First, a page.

Case #1840.0

Too Many Parents? Making a Conservancy Work (B)

Publication Date: June 05, 2006
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In April 2005, Nancy Brennan took over as director of the newly-created Rose F. Kennedy Greenway Conservancy in Boston. This case examines the challenges which faced her and the 10-person Conservancy board. The body, charged with raising money to fund maintenance of a ribbon of parks downtown, had been created after years of political jockeying. Its founding document was the result of political expedience rather than merit-based adoption of a comprehensive and rational governing structure. Brennan, during the first months of the Conservancy's existence, would come to understand how board composition, fundraising requirements and other elements would likely have to change in order to let the Conservancy succeed. Her realizations dawned, however, as she scrambled to raise a daunting $5 million in nine months-or the Conservancy would close.

Learning Objective:
The case raises for classroom discussion the merits of the Conservancy model of governance, the tradeoffs between organizational theory and daily politics, and the realities of running a public-private venture. It will allow students to gain a deeper understanding of the challenges of starting up a nonprofit, of the checks and balances that govern a nonprofit board, and of the realities of operating according to private sector principles in a public sector environment. The case can be used in courses on nonprofit management, on public-private partnerships, or business-government relations.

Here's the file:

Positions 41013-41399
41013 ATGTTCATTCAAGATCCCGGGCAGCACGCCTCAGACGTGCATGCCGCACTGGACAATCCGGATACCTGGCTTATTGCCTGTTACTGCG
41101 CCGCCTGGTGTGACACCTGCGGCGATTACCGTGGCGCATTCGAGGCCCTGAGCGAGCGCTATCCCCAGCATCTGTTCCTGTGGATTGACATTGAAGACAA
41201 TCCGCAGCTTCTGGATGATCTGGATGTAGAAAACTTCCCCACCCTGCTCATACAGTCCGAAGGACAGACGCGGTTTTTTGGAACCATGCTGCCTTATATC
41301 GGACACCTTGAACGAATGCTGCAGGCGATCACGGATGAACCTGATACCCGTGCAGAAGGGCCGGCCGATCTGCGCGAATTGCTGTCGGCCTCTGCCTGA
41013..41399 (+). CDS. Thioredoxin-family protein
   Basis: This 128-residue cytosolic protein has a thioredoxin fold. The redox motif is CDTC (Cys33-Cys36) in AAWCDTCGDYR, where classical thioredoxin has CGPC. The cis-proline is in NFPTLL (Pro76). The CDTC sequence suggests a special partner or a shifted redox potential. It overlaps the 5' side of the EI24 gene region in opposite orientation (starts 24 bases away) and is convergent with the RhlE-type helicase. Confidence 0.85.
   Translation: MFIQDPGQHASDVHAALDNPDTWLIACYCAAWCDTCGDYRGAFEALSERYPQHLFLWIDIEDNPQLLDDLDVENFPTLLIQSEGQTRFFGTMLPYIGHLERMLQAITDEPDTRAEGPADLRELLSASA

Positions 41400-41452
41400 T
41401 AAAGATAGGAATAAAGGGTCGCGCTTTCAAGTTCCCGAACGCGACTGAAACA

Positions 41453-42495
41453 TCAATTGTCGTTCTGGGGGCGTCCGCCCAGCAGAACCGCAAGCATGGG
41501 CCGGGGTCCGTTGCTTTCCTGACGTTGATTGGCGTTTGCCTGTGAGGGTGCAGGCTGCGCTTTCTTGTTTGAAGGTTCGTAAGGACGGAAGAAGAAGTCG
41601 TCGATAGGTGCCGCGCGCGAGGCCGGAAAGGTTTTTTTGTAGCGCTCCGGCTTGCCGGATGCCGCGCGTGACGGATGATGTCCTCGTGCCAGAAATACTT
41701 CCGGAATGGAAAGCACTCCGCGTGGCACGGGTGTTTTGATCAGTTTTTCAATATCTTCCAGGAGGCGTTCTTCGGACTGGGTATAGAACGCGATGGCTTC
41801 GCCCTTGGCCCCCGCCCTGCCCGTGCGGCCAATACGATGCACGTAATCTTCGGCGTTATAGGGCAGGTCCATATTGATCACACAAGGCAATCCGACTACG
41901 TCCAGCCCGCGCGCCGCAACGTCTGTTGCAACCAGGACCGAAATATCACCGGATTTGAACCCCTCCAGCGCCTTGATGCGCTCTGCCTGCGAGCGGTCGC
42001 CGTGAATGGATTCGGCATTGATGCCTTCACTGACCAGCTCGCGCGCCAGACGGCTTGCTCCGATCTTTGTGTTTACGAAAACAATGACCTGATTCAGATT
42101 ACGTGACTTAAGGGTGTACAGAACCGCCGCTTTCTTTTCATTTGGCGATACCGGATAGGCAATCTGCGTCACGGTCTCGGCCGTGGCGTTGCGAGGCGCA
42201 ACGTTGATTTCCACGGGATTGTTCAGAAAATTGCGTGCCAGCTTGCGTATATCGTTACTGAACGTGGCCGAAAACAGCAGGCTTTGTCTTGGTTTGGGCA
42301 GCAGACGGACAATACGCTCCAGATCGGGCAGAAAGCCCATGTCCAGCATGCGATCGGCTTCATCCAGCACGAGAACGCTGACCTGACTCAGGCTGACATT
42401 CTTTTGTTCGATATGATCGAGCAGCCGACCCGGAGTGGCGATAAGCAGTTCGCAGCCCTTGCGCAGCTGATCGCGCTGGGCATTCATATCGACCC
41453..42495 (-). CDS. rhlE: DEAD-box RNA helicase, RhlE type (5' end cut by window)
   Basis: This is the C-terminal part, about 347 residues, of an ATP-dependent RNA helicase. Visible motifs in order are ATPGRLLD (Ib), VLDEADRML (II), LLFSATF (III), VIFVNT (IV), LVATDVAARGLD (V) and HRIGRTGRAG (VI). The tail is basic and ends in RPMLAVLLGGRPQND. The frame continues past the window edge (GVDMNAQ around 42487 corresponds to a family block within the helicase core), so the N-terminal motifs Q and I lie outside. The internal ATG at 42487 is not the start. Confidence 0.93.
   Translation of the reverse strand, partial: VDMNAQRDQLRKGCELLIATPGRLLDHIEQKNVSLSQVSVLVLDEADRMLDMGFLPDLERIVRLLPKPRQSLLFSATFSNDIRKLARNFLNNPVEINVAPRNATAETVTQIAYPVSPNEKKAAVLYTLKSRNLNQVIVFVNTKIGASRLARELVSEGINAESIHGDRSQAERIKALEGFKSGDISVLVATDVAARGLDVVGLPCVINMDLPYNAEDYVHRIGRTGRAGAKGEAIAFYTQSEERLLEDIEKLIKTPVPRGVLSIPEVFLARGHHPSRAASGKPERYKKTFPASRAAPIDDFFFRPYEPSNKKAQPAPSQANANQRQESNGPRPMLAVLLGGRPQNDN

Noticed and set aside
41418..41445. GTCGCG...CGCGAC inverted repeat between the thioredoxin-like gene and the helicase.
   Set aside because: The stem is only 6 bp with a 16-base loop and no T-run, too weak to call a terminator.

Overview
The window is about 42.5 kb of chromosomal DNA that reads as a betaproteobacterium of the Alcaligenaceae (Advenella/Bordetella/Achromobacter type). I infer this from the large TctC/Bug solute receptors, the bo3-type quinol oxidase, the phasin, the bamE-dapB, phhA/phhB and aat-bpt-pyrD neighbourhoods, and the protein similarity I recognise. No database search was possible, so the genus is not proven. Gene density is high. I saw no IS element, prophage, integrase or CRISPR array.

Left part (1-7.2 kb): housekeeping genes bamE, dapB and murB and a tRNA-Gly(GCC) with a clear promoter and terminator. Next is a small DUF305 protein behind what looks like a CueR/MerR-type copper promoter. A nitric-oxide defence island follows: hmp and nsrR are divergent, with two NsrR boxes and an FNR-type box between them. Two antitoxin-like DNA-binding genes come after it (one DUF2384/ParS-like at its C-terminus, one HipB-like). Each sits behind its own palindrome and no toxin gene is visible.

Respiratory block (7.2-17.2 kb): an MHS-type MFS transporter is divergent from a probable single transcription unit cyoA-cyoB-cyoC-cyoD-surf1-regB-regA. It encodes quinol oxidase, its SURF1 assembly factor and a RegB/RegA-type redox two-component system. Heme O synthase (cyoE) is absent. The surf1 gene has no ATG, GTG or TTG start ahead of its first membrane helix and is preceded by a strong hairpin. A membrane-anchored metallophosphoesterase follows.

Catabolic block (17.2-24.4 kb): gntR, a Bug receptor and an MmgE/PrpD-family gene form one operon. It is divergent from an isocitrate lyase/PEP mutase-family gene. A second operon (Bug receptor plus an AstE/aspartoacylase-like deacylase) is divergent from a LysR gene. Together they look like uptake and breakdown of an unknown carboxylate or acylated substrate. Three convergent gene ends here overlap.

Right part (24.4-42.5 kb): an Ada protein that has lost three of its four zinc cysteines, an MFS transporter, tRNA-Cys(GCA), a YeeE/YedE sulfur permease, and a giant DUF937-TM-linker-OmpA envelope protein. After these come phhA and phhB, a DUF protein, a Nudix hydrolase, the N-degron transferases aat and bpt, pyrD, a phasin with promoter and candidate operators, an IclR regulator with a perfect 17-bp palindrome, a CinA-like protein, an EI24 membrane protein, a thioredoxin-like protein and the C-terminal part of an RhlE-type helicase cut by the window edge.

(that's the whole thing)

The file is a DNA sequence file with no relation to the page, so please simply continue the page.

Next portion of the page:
Other Details

Case Author:
Kirsten Lundberg
Faculty Lead:
John D. Donahue
Pages (incl. exhibits):
United States
Funding Source:
Frank and Denie Weil Program in Collaborative Governance, Rappaport Institute for Greater Boston, Robert G. Wilmers Local and State Government Case Studies Fund